Improved production of L-threonine using a DNA scaffold system in Escherichia coli

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Jun Hyoung Lee

KAIST, South Korea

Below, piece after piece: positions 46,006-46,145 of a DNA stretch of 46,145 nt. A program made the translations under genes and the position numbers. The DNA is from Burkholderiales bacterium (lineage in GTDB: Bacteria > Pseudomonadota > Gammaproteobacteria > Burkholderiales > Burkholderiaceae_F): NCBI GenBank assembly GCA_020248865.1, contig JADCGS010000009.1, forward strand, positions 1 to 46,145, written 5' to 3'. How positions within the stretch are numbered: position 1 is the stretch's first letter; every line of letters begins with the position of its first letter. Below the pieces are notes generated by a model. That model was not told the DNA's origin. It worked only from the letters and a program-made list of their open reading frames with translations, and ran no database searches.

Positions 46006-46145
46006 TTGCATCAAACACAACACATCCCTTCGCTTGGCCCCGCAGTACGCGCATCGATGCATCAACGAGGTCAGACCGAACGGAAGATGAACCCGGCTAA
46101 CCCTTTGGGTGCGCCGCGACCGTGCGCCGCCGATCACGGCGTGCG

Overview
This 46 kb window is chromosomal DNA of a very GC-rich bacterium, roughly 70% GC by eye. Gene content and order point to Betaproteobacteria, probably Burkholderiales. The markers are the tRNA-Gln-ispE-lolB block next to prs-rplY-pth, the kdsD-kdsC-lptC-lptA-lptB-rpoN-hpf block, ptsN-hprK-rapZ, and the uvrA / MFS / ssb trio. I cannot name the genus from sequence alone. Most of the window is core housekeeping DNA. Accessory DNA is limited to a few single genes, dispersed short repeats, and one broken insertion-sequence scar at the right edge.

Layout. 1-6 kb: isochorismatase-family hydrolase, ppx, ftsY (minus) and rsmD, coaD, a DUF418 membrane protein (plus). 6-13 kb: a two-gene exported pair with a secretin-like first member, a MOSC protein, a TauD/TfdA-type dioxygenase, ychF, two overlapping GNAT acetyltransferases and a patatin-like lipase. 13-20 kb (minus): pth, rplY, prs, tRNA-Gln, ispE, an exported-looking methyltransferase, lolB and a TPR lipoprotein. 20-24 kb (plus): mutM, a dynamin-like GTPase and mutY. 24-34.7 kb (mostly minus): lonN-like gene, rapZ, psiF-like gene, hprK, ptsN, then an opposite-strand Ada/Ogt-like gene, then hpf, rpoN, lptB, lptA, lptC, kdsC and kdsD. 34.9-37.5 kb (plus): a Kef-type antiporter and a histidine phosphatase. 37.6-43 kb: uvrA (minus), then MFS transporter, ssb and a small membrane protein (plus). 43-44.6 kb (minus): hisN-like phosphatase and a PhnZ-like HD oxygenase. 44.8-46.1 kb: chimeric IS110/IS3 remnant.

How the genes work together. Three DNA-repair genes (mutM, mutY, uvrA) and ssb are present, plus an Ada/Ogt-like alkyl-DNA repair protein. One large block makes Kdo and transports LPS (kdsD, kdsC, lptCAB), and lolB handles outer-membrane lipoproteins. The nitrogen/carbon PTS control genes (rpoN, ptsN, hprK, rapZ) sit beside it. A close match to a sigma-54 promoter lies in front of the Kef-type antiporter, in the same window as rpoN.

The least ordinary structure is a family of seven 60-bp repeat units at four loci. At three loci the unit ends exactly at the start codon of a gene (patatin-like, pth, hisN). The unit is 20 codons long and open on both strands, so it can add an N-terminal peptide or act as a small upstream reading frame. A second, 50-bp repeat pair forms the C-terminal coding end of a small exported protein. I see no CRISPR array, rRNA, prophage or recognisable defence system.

Despite numerous approaches for the developments of L-threonine producing strains, the strain development is still hampered by intrinsic inefficiency of metabolic reactions caused by simple diffusion and random collisions of enzymes and metabolites. A scaffold system, which can promote the proximity of metabolic enzymes and increase the local concentration of intermediates, was reported to be one of the most promising solutions. Here, we report an improvement in L-threonine production in E. coli using a DNA scaffold system, in which a zinc finger protein serves as an adapter for the site-specific binding of each enzyme involved in L-threonine production to a precisely ordered location on a DNA double helix to increase the proximity of enzymes and the local concentration of metabolites to maximize the production. The optimized DNA scaffold system for L-threonine production significantly increased the efficiency of the threonine biosynthetic pathway in E. coli, substantially reducing the production time for L-threonine (by over 50%). In addition, this DNA scaffold system enhanced the growth rate of the host strain by reducing the intracellular concentration of toxic intermediates such as a homoserine. Our DNA scaffold system can be used as a platform technology for the construction and optimization of artificial metabolic pathways as well as for the production of many useful biomaterials.